My wife’s book club might be the best club I sort of belong to. I read about every second book and eagerly attend the semi-annual meetings where they bring the husbands along. The discussions at these evenings are fabulous. In fact, a couple of years ago I suggested to the guys after hockey that we form our own book club. After a stunned silence, the change room erupted in laughter and I was reminded that the only books we’re interested in come in monthly subscriptions. So I live vicariously through my wife’s club and have to give them credit for this little gem of a thought.
I’m sure many of you have read Fifth Business by Robertson Davies. It is a classic of Canadian literature and a wonderful journey through small town Canada, WW1 trench warfare, academia, religion, magic and other themes. One of the central themes is called “Fifth Business”. It essentially refers to a role in the operatic world for a character that is involved in the plot, but is not central to it. The Fifth Business role acts as a catalyst for the main events and often carries key messages or makes connections that otherwise might be clumsy.
I’ve used the Fifth Business term a couple of times in the past, mostly to make myself sound learned, but occasionally because it fits a situation. I think with a little poetic license, “Fifth Business” describes Quartet’s evolving role with our clients.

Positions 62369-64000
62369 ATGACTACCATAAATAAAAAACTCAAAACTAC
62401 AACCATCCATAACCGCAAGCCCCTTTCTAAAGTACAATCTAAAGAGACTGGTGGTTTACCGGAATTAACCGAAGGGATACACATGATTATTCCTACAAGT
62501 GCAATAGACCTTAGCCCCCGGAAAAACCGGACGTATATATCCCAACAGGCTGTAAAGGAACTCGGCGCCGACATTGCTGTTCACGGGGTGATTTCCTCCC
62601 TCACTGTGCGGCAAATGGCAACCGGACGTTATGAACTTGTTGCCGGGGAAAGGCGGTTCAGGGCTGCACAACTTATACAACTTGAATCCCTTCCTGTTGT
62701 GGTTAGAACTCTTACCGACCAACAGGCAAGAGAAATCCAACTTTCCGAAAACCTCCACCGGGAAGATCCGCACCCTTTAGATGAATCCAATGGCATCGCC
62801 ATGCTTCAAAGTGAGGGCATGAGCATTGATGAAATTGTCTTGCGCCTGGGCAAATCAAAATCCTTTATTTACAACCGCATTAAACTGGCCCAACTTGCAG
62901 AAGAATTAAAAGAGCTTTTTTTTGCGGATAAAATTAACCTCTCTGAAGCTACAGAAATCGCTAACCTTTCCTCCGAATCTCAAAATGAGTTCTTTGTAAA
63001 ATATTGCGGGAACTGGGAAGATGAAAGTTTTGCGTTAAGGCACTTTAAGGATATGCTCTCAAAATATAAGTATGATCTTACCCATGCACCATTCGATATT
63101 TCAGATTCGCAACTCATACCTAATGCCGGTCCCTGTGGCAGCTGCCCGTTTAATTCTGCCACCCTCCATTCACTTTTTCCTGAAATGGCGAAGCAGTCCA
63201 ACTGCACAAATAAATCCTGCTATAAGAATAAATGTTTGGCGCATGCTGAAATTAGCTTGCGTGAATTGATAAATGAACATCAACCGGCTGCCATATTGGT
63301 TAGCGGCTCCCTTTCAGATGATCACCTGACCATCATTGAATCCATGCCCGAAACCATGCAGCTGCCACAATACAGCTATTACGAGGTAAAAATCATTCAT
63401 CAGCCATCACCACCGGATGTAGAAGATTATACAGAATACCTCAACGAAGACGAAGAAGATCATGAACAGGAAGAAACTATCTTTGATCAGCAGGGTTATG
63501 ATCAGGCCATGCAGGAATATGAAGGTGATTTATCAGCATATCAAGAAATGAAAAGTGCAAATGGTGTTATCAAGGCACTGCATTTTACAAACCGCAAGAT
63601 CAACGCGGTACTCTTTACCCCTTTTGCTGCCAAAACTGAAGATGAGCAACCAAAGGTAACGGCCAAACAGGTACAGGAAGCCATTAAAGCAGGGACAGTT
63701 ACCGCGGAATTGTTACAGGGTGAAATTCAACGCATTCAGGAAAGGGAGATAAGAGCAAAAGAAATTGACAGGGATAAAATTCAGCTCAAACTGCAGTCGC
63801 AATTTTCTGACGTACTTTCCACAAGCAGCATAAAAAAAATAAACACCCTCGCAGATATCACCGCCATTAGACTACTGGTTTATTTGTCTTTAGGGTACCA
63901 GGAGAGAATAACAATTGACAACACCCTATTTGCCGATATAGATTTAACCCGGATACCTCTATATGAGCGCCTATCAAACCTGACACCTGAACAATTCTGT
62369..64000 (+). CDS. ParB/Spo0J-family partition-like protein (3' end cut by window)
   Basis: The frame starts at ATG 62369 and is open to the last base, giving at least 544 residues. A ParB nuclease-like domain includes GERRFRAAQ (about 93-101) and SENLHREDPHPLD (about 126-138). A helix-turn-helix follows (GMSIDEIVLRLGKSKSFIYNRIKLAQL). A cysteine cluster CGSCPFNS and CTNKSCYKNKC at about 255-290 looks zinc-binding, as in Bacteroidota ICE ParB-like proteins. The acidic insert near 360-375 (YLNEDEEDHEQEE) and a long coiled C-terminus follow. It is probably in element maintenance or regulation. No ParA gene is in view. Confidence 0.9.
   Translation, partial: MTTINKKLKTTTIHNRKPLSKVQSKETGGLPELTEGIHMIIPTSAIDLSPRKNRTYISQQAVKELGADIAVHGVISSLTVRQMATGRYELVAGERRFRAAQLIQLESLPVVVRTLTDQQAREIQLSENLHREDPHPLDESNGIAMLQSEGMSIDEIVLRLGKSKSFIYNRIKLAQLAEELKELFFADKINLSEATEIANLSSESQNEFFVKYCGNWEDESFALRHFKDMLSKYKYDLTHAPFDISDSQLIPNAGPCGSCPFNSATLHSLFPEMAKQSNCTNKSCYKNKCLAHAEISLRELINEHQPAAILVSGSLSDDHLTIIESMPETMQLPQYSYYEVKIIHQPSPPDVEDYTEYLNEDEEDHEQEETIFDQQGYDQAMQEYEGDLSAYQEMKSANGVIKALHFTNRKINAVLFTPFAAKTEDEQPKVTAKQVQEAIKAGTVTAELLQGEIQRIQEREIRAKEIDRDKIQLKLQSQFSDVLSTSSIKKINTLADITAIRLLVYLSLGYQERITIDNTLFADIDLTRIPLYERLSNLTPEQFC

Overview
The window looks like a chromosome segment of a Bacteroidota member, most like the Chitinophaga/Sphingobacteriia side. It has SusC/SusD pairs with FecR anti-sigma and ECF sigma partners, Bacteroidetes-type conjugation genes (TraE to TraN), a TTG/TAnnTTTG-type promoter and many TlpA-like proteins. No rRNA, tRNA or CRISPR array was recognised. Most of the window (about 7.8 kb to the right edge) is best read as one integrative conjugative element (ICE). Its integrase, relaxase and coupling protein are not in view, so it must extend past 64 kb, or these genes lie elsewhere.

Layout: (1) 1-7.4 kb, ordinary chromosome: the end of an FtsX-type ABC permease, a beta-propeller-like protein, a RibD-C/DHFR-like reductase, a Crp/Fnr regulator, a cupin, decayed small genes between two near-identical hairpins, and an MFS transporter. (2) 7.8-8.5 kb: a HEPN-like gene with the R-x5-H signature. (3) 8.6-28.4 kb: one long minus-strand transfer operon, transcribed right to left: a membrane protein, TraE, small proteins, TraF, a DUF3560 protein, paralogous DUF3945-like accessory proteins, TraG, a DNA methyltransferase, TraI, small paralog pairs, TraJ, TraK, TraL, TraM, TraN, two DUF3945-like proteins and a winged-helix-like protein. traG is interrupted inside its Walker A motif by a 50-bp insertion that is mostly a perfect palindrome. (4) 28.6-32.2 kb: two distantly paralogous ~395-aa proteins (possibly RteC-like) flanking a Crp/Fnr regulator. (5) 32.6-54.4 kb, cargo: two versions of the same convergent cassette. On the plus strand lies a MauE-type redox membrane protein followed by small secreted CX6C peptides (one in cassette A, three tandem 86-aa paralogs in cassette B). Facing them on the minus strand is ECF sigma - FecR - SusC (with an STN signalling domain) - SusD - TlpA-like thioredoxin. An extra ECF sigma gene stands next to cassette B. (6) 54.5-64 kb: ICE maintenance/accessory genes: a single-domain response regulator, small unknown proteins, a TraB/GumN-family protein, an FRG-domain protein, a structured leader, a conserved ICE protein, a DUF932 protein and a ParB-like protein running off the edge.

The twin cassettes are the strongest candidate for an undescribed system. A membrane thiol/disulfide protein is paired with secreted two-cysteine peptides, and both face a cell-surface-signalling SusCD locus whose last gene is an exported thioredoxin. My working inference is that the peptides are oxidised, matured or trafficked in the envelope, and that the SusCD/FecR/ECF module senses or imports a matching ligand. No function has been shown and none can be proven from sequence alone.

We’re never the main show, but with many clients, we’re much more than just the supporting cast. We’re Fifth Business. We enable our clients to do things they couldn’t do otherwise, we often change the way they think and regularly challenge the traditional service provider role. We are change agents; catalysts. In fact, Quartet is designed to be an agent for continual change. Our flexible contracts, regular account reviews and modular service approach are designed to accelerate technical change in our clients.
The IT service industry is not as mature as the legal or accounting services industries, but the parallels are clear. In those industries, it is normal for the service provider to play an extended role with the client and the same thing is happening in IT. For example, we are regularly involved in process re-engineering and occasionally even help write RFP responses. Productivity gains in North America are expected to accelerate because of this sort of collaboration between suppliers and customers. IT services are right in the middle of this trend.
Does Fifth Business describe our evolving role with our clients? The comparison might be a little juvenile, but I’m not Robertson Davies. As you go through our web site, try to keep an extended vision of IT services in your mind and I’d be pleased to discuss the possibilities with you. However if we meet on the hockey rink, please forget that I mentioned that whole book club thing again…